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Overview of the Psychology Department

We believe in the importance of psychology at Post 16. It can make a powerful impact on students’ lives by giving them insight and understanding of their own and others’ behaviour. As a science it is also rich with both theory and empirical evidence. We are keen to teach students that psychology is underpinned by the scientific method and that developing research skills is key to them becoming good psychologists. It is also an applied subject and our aim is to enable students to understand and evaluate how psychological theory is turned into treatment and practice in the real world. 

Meet the Psychology teachers

Name Role About them 
Mrs Y Elmi  Lead Practitioner for Science / ITT Coordinator 

Mrs Elmi is an experienced Science teacher who has worked at the Academy since 2016. She has a Biomedical Science degree and she is also lead of our trainee secondary teachers at the Academy. 
Ms A Foster Teacher of RS and Social Sciences  Ms A. Foster is a Philosophy specialist who has taught Religion, Philosophy and Ethics for over a decade. She also has a background in teaching Psychology and Sociology at 6th form and is keenly interested in the intersection of Social Studies subjects. She joined Crayford in September 2020
Ms E Orotayo Head of Social Science  Ms Orotayo began working at the Academy in 2019. She is a graduate of Criminology and is keen on ensuring students have plenty of opportunities to develop their oracy skills through interesting, thought-provoking debates and discussions around society and the interactions we have with institutions and organisations. As Head of Social Science, she teaches Psychology, Sociology and Criminology

Curriculum Statement

Learning Psychology encourages students to become curious about the range of factors which influence our behaviours e.g. the structure of the brain, parenting or past traumatic experiences. Students will understand how a range of mental disorders are created e.g. phobias and Schizophrenia, the effect these have on the individual and appropriate treatments for them. They will explore the reasons why individuals become complicit in horrific incidents in the 20th century such as the Holocaust; how such evil can be committed and to reflect on whether these causes are biological or whether social pressures compel people to do such things. Ultimately, it is hoped that students will be able to evaluate a range of social-biological-cognitive explanations for all types of behaviour and to draw conclusions about behaviours based on a forensic evaluation of research in order to conclude which approaches they view as being the most useful. Students will therefore be able to analyse the world and individuals around them in new ways, incorporating a myriad of approaches and asking questions about the nature of human agency. 

The study of Psychology should introduce students to the science of studying individuals in order to broaden their understanding of human behaviours and the reasons for them. Students will become critical thinkers, engaged with academic literature which develops their cultural and academic capital in order to participate fully in society. Promoting academic success is crucial to the study of Psychology to broaden student horizons and opportunities in their future careers.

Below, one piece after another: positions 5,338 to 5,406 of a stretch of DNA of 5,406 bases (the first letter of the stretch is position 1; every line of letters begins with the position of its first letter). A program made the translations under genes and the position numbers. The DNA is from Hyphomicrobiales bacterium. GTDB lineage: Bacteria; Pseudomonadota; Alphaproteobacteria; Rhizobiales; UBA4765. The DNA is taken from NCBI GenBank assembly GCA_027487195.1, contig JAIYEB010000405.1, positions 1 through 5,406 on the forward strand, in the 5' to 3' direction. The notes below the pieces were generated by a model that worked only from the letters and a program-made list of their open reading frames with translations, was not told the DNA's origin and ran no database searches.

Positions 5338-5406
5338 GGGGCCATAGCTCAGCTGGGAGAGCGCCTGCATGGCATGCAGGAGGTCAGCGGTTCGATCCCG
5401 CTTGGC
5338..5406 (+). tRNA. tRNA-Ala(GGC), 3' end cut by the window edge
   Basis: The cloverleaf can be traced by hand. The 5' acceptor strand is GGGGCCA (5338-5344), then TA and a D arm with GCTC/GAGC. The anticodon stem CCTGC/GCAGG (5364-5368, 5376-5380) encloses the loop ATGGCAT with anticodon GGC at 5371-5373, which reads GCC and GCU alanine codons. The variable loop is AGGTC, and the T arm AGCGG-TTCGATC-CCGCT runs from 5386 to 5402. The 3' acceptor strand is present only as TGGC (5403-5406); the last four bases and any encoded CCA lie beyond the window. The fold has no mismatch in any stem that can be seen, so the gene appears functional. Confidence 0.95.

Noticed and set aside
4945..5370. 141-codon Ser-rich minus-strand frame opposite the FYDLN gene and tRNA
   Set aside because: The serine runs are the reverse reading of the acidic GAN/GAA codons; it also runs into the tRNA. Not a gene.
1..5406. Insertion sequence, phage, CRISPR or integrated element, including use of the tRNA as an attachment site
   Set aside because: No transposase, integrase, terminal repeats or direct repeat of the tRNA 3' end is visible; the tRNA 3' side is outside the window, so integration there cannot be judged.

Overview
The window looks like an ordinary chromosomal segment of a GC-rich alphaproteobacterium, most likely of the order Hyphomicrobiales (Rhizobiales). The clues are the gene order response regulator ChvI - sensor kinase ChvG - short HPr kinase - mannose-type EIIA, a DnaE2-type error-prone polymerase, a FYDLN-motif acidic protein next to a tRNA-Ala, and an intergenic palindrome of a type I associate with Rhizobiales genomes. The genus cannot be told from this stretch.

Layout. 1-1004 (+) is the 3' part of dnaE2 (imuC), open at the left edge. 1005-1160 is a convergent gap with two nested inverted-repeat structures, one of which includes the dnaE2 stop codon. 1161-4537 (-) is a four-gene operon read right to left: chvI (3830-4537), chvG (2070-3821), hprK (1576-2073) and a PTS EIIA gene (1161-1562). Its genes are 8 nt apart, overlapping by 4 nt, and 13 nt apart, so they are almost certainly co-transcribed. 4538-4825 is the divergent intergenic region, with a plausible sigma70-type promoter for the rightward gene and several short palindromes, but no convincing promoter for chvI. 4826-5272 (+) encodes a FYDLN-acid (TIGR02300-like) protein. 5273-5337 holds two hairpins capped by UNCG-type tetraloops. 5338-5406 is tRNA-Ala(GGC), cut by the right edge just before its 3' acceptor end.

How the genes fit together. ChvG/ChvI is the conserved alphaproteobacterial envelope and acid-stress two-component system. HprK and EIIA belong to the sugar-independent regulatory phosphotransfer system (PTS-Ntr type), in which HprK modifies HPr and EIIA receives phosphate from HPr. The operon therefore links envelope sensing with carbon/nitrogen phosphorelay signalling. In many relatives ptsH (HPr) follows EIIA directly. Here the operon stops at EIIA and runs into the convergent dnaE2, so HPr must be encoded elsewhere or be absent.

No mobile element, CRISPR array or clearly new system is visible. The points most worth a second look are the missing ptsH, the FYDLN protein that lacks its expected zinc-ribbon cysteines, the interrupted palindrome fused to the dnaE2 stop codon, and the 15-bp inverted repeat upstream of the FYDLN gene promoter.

In order to be able to develop their skills, knowledge and understanding in Psychology and to fully access the course, students need to have been taught, and to have acquired competence in, the appropriate areas of mathematics. Overall, at least 10% of the marks in assessments for Psychology will require the use of mathematical skills. These skills will be applied in the context of AS and A-level Psychology and will be at least the standard of higher tier GCSE mathematics. Therefore, in order to take part and study the course, we are asking that students have achieved no less than a grade 6 in GCSE mathematics.  

View our Psychology Curriculum Map

What qualifications can be gained?

From studying this course, students will gain a full A Level Psychology qualification. 

How does Psychology prepare students for the next stage of their education or employment?

Psychology offers a vast range of job opportunities for our young people. As well as taking you’re A Level to degree level, careers can also be found in: 

  • Clinical psychologist 
  • Counselling psychologist 
  • Educational psychologist 
  • Forensic psychologist 
  • Further education teacher 
  • Health psychologist 
  • High intensity therapist 
  • Occupational psychologist 
  • Psychological wellbeing practitioner 
  • Sport and exercise psychologist 


Jobs where your degree would be useful include: 

  • Advice worker 
  • Border Force officer 
  • Careers adviser
  • Chaplain 
  • Counsellor 
  • Detective 
  • Education consultant 
  • Human resources officer 
  • Life coach 
  • Market researcher 
  • Mediator 
  • Neuroscientist 
  • Play therapist
  • Policy officer 
  • Psychotherapist 
  • Special educational needs coordinator (SENCO) 

More Information

More information about our curriculum can be found by looking at our curriculum overviews